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How to Answer “Tell Me About Yourself” in an Interview (with Examples)

Plus, the three things you should never say

Woman smiles at the camera in a job interview, ready to answer "tell me about yourself"

In just about any job interview, you’ll hear this: Tell me about yourself. The request is simple enough. It’s your time to demonstrate that you can communicate effectively and present yourself professionally, lack of preparation can having you fumbling through your response.

Instead of sweating through this conversation, here is a quick and dirty guide on how to respond to tell me about yourself.

3 things you should never do when they say, tell me about yourself

1. Recite your resume

Your interviewer has already read your resume and will probably have it in front of them during the interview. Don’t waste this time regurgitating every detail of your career. Your interviewer wants to 1) know more about you than they can read about on your application materials, and 2) see how well you speak about yourself. Pass this test by giving them new information in a clear, concise fashion.

Read more:How to Write the Second Follow-Up Email After Your Interview

2. Get too personal

This isn’t the time to get too personal. I grew up in Minnesota, I have three kids, or I enjoy long morning walks with my miniature poodle, aren’t the responses they’re looking for. And giving too much personal information, like whether you have children, the neighborhood you live in, or whether you’re married, is not safe interview talk. In fact, it’s not even legal for them to ask (so don’t offer).

If you have special outside interests or a particular hobby you want to talk about, you can bring it up, but it definitely shouldn't be the focus of your response. Instead, talk about why you love what you do, how long you’ve been in the industry, why you’re looking for a new job (or a career change), or why you’ve chosen this line of work.

3. Undersell yourself

This isn’t the time to explain you were fired from your last job, suggest that there are better candidates, or express that you feel unqualified for the position. Stay positive, upbeat, and enthusiastic about yourself, your career, and the particular job you are interviewing for. And remember that if they're calling you for an interview, you're probably qualified for the job.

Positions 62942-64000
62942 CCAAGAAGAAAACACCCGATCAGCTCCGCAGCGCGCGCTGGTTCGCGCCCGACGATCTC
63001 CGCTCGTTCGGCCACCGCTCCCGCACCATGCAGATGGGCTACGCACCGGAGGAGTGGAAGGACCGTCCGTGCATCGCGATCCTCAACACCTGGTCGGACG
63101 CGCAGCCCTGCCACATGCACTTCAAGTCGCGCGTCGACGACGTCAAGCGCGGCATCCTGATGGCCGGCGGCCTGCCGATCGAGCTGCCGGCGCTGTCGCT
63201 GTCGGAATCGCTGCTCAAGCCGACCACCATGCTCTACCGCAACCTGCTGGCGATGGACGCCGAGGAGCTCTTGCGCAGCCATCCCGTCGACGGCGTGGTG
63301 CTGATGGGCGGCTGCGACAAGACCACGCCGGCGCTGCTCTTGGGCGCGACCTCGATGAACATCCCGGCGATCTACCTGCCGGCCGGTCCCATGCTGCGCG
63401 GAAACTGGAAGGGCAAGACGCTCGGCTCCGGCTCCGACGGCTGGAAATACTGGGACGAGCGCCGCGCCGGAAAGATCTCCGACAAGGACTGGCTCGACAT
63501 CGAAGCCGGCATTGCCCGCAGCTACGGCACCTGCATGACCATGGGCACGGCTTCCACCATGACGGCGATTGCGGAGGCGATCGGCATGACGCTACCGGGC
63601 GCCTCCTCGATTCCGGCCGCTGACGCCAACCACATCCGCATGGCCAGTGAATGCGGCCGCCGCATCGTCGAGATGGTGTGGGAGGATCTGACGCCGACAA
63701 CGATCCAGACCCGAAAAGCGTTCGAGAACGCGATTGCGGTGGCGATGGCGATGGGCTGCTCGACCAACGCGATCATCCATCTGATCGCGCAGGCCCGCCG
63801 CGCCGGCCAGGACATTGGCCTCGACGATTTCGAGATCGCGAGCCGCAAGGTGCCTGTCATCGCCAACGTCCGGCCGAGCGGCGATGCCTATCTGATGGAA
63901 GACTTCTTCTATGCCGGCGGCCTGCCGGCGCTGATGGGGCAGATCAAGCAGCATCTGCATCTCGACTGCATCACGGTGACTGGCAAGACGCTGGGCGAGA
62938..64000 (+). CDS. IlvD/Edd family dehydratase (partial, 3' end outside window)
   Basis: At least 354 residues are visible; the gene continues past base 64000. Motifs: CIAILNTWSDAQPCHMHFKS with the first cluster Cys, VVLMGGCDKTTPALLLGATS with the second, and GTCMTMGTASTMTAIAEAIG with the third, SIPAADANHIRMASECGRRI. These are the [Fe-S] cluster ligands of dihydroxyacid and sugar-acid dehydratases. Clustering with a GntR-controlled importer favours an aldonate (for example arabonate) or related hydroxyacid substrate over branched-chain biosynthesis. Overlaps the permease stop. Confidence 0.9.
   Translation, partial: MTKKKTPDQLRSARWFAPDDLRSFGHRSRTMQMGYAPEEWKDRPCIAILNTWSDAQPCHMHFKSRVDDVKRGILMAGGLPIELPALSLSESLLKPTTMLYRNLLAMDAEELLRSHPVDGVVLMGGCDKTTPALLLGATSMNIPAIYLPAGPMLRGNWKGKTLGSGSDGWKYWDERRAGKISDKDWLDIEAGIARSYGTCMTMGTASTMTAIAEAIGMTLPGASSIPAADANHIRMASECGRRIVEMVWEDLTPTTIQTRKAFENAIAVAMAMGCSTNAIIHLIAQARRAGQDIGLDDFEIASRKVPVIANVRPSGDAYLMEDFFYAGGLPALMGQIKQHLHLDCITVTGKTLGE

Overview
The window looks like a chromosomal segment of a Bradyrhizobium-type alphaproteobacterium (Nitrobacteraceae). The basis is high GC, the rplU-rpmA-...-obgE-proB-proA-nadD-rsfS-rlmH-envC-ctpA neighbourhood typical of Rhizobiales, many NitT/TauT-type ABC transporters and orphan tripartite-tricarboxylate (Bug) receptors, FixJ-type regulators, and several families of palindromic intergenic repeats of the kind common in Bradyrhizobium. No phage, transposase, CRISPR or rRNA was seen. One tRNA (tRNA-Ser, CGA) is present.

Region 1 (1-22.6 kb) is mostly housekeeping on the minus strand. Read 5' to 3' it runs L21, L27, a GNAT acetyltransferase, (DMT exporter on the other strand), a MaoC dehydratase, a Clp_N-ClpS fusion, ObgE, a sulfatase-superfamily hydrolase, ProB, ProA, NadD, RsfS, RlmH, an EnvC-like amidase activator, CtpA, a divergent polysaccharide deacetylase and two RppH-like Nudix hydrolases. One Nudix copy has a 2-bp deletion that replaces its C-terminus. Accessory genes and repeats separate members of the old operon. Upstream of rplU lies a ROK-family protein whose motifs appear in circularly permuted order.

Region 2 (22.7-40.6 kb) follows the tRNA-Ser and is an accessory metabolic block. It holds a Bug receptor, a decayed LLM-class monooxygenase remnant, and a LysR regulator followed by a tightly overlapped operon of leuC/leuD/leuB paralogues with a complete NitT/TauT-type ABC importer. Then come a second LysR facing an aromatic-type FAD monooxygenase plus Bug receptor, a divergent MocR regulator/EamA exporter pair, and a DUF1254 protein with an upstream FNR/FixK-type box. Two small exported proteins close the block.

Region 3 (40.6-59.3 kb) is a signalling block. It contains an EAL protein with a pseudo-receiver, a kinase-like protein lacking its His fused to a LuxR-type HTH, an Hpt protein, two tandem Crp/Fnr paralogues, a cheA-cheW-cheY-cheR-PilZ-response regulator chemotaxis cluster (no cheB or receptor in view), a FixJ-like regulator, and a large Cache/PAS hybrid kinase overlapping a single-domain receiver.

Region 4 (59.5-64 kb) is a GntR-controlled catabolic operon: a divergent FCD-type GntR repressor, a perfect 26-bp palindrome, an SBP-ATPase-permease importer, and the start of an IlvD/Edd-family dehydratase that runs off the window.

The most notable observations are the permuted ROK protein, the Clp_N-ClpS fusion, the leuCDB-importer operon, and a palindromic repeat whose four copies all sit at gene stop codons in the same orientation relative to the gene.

Read more:Why Are You Applying for This Position? The 2 Points You Need to Hit

The three-step formula to answer: “Tell Me About Yourself”

A good response will summarize where you are in your career, note anything distinctive about how you approach your work, and end with a bit about what you’re looking for next. To keep your thoughts organized and your answer sharp, here is a three-step formula you can use to build your response.

While you don’t have to create your response using this exact order, make sure you ultimately tie your answers to the job. A great place to end is to transition your response to answer why you are there, interviewing for that particular position. You want to be certain your interviewer is left with the impression that it makes sense your career path as lead you right to this moment.

1. Present

Talk about your current role and your responsibilities. While you want to keep your response professional, adding a bit of passion to your answer can engage your interviewer and set you apart. Speak briefly about a big accomplishment or an element of your position that you are proud of.

I’m currently working at Vanderbilt Hospital as a senior administrator, where I oversee a team of five. I built the team from scratch and I am very proud of the work we produce. We’ve set a new standard for client intake efficiency and post-release care. In fact, Duke University Hospital is considering implementing the process I developed.

2. Past

Your interviewer will want to know more about where you came from. Without reciting your resume, talk about how you got to where you are now in your career. Mention previous experience that’s relevant to the company and position you’re applying for.

I came to Vanderbilt from small, rural hospitals, and while I didn’t expect to like working in such a large system, I learned so much about what it takes to scale excellent patient care.

Read more:6 Situational Interview Questions (& How to Answer Them)

3. Future

Briefly touch on what you’re looking to do next and how this position aligns with your goals. This will show your interviewer that you have thought about your career path and have plans for your future. Use this as a time to mention why you would be a great fit for the job and how your skills will better the company.

Now I want to help smaller hospitals expand their organizations, and I know you guys are expanding your services and bringing on new providers. You’ll need someone who knows how to provide efficient, world-class care at scale.

Read more:The Kinds of Questions You Should Ask in a Second Interview

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